The skim of his clothes was a secretive sound in the blue tinted gloom of the pre-dawn hour, a lament that throbbed under his skin. Oz mused that the feeling was fitting as he tried not to wake the figure deeply asleep in the sex-rumpled bed. The form moved restlessly at the rasp of shoelaces, stilling Oz in the chair he was sitting in for a moment. The man quieted and Oz finished dressing before standing to thread his arms through his long woolen coat.
The clink of his glasses being lifted from the bedside table caused the man to roll over onto his stomach, the sheets slipping down to expose the tops of his buttocks. He was still, thankfully slumbering on, as Oz stood motionless next to the bed, looking his fill. Oz’s body ached from the pleasure he’d indulged in throughout the night. His skin hunger and physical needs finally assuaged after so long a drought of chosen celibacy. He lingered for a long moment more; admiring the masculine beauty of the stranger he’d given his body to. Shaking himself, he moved away as disquiet sliced through his gut, remembering the tears that had burned in the corner of his eyes in the midst of sex.
He made sure the door was only a hushed snick, as he left the hotel room. Walking down the quiet hall to the elevators, Oz was glad he was alone with no one to smirk at the evidence of the night he knew was displayed on his face, home was beckoning. He slumped in the corner, lips twitching at the thought that elevator etiquette was so ingrained in him, even when he was the only one in the glass enclosed box.
The hint of the smile fell away at his reflection in the mirrored walls. The bows of his lips were swollen, his auburn hair chaotic and too long swooping down over his brow and curling about his ears. The tops of his sharp cheeks were rosy below his dark framed glasses, and above the wispy beard Harold had teased him endlessly about. The beard he’d grown to look as old as he was, rather than the undergrad he’d not been for eight years, hadn’t worked out so well. He still looked like an undergrad, at least according to Harold, particularly with the small hairless patches of skin in front of his ears that refused to grow even a hint of stubble. Oz had not been able to shave that ridiculous wisp off his face, and at the memory of Harold’s loving mockery, he still didn’t think he could face doing it.
He turned away from his image, avoiding the sight of unshed tears that brightened his hazel eyes at the thought of Harold’s laughing face. The lobby was a tomb, with only reception and cleaning staff silently working in preparation of the day. The scuff of Oz’s shoe soles on the wet sidewalk was loud in the crisp winter air. He’d take the streetcar home, he decided, they’d be up and running by the time he walked across Canal Street to the stop. He didn’t have to think on the streetcar, only experience the hard wooden seats, the rumbling rhythmic thumping of the electric gears, the roar of the rails on the tracks, and wonder about the well-to-do families that had built the seemingly endless mansions along oak lined St. Charles Avenue.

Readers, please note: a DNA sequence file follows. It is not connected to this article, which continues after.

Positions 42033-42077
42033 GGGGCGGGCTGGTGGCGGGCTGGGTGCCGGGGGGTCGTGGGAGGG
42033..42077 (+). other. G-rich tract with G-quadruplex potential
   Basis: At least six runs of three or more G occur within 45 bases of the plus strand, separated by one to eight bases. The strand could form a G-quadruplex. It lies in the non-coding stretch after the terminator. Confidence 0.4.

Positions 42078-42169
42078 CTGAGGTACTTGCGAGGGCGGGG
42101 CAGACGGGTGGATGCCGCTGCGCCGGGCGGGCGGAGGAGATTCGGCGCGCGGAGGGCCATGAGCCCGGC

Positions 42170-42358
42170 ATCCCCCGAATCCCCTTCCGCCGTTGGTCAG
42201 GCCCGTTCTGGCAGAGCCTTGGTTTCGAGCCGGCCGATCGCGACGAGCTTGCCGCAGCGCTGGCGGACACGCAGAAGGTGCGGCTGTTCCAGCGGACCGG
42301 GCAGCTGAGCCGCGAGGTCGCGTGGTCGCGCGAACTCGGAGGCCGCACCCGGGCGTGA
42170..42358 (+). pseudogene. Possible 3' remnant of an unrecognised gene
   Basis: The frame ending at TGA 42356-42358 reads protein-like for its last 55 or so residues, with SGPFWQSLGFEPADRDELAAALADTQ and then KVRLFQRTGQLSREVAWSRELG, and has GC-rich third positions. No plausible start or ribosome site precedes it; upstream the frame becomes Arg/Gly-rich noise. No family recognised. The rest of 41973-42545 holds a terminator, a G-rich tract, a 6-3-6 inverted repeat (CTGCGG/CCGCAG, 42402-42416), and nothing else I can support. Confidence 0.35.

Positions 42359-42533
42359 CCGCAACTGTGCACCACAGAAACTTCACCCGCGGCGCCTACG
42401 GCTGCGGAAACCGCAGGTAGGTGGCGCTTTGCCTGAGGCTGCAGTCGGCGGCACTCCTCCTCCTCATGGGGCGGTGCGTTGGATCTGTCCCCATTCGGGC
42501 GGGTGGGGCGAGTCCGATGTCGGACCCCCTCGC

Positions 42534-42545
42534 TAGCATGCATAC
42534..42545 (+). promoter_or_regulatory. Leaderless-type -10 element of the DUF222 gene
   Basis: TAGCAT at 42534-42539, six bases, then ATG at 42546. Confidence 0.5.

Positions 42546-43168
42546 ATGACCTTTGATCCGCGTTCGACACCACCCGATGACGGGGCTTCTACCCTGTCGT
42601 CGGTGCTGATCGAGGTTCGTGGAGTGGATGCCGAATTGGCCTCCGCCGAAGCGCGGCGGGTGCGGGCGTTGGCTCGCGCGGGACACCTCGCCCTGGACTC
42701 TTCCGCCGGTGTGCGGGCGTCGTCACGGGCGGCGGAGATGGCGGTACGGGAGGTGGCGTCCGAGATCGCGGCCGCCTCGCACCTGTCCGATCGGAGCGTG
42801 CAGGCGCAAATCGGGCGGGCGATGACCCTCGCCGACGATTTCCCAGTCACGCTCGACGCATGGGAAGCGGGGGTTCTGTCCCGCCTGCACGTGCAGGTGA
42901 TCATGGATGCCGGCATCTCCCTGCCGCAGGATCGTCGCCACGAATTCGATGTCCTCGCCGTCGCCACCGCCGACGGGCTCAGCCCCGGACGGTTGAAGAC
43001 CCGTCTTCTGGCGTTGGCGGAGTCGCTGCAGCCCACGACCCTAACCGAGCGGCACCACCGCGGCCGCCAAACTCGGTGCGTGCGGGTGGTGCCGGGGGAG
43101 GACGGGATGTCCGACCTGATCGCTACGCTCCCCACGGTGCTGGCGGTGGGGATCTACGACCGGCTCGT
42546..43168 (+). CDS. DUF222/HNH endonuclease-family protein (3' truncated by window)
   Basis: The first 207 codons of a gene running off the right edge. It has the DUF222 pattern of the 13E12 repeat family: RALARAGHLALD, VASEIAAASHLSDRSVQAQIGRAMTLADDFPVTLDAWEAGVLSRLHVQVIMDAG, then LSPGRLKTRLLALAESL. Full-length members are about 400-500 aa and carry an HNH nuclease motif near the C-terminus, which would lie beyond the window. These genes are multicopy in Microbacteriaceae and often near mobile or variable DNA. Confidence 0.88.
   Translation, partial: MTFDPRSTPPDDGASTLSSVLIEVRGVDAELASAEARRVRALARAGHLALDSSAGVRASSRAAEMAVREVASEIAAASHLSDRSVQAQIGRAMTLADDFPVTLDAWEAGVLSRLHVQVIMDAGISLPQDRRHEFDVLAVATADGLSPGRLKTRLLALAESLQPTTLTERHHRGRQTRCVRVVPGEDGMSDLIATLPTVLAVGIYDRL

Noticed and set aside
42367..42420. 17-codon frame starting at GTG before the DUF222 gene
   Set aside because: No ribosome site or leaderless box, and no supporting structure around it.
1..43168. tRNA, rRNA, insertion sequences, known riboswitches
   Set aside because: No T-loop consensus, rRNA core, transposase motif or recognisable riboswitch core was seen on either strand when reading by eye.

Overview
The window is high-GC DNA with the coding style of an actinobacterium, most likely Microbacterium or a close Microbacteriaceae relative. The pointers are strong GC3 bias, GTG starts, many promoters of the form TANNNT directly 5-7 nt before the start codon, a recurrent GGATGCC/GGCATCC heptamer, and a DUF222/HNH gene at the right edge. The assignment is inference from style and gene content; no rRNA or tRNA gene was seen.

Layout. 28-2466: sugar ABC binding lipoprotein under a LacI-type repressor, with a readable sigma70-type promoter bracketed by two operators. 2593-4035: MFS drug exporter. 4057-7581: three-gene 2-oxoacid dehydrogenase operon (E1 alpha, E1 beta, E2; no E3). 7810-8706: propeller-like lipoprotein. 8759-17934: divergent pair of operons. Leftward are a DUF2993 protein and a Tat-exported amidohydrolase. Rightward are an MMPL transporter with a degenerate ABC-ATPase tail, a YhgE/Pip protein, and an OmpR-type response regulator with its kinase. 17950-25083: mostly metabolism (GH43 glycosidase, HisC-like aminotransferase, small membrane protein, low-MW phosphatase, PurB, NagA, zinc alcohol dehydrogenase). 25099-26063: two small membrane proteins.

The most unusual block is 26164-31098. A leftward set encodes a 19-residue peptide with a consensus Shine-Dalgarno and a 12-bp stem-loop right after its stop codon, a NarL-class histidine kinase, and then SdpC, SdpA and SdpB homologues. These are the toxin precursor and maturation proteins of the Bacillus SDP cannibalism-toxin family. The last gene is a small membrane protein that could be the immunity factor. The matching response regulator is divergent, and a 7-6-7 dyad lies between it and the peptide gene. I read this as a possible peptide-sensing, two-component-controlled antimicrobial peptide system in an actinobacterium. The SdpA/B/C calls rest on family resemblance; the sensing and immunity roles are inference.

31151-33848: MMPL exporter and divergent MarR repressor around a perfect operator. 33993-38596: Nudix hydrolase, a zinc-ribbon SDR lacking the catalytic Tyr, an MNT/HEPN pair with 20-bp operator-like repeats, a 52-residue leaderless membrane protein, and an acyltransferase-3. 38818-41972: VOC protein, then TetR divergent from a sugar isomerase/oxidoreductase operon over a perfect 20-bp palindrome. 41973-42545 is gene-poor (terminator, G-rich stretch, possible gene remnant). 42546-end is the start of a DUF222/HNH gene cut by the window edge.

King’s Day, January 6th
The body was in the middle of the street, illuminated only by the street lamps and the blue strobe lights of the police cars that cordoned off the area from the press and the gawkers, whose prying morbidity was more evident than their concern for the victim. Oz ducked under the police tape, ignoring the calls of the press, assured his partner was close behind by the staccato rhythm of her heeled boots on the pavement.
Approaching slowly, Oz’s eyes took in the scene; the body was lying in the dead center of the street, in the dead center of the block on Barracks Street between Dauphine and Bourbon. Oz would swear if they measured the distance, the results would be within a half a foot of the midpoint. The precision of the placement, so neat and tidy, surrounded by the historic milieu of the Creole style town homes and squat cottages, sent a prickle of unease up Oz’s spine. The decorative iron galleries and colorful stucco façades surrounding him were shadowed, seemingly in mourning, in the winter dark of the dawn that had yet to rise.
“Not a good start to Carnival,” Yolanda murmured, crouching over the body. The snap of blue nitrile gloves against her wrists was resounding over the noise of the crime scene crowd.
“No,” he agreed, squatting across from her over the body. Mindful of his coat tails, he placed them over his thighs, before slipping on his own gloves.
There wasn’t a lot of blood, but the amount that circled the victim’s neck was black in the darkness, even under the illumination of Yolanda’s small penlight.